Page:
IN what is undoubtedly fantastic news for the Portlaw area, Mayfield House has been sold has been sold to one of Ireland’s largest hospitality companies with a view to turning it into a five-star hotel and leisure centre.
The former country manor house, which dates from the 1740s, was sold via online auction through joint selling agents Brophy Cusack and BidX1 Ireland with a guide price of €300,000.
Reacting to the news, Chairperson of the Portlaw Community Enhancement Committee, Paudie Coffey said the committee are delighted that historic landmark on the edge of the village has been sold.
The property, once the family home of the famed Malcolmson family, which has stood vacant for over 30 years, was in the committee’s action plan, along with the adjoining Cotton Mill site.
On a six acre site, Mayfield House was originally built in 1740 and underwent significant improvement by famous Irish architect William Tinsley in the 1830s, giving the “distinguished Italian style that can still be seen today.”
Various other buildings, including a derelict lodge at the main gates, a coach house at the back of the house with coach yard, a collapsed orangery, and a number of other collapsed structures remain on the estate grounds, which neighbours Curraghmore Estate.
“We have a draft action plan to develop tourism, build on the strong social and heritage history of Portlaw and to tell our story, which is very unique in terms of our linkages to the Malcolmson family and to Curraghmore,” said Mr Coffey, “This news brings it all centre stage, and our committee are delighted that new owners are taking over the site. Obviously, there’s a lot of disappointment and concern regarding the derelict state of the building for many years. However, we’ve always believed in Portlaw that the site and the Cotton Mill site has huge tourism potential.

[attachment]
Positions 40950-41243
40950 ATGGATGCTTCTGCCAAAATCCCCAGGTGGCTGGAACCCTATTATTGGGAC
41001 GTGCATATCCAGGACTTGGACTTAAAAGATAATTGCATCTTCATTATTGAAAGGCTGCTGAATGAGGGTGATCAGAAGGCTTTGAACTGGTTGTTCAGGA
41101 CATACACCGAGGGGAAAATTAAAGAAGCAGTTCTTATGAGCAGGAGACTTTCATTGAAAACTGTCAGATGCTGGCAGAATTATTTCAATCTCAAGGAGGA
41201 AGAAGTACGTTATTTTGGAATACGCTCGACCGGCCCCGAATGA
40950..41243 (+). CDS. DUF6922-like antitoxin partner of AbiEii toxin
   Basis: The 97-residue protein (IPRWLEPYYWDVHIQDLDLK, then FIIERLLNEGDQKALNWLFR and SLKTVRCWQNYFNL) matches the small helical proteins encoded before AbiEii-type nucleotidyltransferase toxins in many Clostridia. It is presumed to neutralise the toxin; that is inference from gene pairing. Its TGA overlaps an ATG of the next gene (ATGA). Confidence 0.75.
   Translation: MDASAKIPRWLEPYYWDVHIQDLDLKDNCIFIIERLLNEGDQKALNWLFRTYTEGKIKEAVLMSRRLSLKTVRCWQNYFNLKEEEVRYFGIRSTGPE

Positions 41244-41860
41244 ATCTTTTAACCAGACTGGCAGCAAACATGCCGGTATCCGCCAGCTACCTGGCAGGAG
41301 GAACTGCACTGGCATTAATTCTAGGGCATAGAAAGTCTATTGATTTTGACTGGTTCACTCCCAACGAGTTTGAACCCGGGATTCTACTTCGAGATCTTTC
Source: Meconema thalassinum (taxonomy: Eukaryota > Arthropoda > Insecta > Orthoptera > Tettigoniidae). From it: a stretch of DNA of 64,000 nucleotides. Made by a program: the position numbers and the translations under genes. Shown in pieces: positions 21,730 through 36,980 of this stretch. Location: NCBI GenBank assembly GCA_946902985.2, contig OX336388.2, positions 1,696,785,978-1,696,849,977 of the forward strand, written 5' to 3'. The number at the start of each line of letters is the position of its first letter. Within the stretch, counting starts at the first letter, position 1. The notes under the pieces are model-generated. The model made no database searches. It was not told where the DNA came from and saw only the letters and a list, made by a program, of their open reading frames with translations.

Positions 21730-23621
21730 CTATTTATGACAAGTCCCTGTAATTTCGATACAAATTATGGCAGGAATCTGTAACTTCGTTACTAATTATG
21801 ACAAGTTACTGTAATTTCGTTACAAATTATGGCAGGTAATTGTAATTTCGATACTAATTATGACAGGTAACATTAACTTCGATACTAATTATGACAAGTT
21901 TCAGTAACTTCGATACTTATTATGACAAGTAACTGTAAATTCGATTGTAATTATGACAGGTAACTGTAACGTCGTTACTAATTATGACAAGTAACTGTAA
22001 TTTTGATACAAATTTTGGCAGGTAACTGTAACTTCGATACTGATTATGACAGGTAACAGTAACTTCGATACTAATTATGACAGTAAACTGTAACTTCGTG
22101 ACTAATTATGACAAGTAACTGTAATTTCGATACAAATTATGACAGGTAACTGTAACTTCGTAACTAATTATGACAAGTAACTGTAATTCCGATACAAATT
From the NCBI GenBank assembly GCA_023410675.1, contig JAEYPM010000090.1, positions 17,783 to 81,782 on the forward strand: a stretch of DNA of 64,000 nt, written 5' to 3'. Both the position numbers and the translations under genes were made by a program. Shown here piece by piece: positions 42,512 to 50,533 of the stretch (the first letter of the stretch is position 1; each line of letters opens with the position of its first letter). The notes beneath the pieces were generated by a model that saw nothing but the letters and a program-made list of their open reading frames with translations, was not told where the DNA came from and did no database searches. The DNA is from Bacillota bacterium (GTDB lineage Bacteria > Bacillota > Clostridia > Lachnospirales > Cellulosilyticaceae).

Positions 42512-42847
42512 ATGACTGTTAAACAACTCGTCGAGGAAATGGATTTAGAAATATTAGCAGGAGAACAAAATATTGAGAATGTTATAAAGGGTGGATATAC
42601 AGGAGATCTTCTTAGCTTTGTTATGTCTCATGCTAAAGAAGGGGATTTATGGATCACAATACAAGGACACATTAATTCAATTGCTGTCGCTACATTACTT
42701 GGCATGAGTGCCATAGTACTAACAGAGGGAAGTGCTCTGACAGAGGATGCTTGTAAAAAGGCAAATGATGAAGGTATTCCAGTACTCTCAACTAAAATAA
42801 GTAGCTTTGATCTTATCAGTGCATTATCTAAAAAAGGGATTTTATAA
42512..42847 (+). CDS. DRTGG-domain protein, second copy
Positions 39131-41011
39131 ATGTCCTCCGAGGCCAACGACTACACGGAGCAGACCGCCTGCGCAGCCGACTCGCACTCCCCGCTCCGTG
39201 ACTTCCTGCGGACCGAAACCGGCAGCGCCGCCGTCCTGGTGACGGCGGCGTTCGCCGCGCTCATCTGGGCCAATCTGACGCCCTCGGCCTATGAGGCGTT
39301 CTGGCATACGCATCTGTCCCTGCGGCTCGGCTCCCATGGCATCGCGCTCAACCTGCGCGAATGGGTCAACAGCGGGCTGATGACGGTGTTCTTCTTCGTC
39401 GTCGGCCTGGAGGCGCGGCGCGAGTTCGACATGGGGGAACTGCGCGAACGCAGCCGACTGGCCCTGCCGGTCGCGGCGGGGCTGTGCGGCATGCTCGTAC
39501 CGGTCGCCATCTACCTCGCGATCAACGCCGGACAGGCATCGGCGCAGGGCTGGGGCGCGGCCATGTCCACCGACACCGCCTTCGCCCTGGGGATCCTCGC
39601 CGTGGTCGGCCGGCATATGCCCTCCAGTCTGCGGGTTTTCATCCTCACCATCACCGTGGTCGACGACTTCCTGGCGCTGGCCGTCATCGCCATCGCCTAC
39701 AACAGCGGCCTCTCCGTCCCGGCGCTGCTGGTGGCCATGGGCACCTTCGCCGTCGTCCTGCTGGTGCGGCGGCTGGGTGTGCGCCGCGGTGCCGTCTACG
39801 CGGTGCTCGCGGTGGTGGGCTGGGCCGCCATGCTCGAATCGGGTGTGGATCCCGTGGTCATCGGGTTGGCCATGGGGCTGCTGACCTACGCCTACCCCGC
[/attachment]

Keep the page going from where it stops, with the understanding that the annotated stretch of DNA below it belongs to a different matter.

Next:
“I remember visiting New Lanark in Scotland, which is a very similar industrial village to Portlaw. That is designated a world heritage site and attracts thousands of tourists every year. Portlaw has the exact same story and probably a bit more. We feel that this story needs to be told and this development will certainly help us along this road and hopefully it will attract serious investment from commercial operators who know how the industry works.”
According to Mr Coffey the modern tourist is discerning. “They are not just looking for sun anymore, they are looking for unique history and heritage, and we can provide a lot of that in the Portlaw area between the unique industrial history, our woodlands, and the Curraghmore Estate, which is next door to Mayfield House. Building on all that potential, this is a massive step forward,” Mr Coffey said. He looks forward to positive engagement between the new owners and Waterford City and County Council and the local community.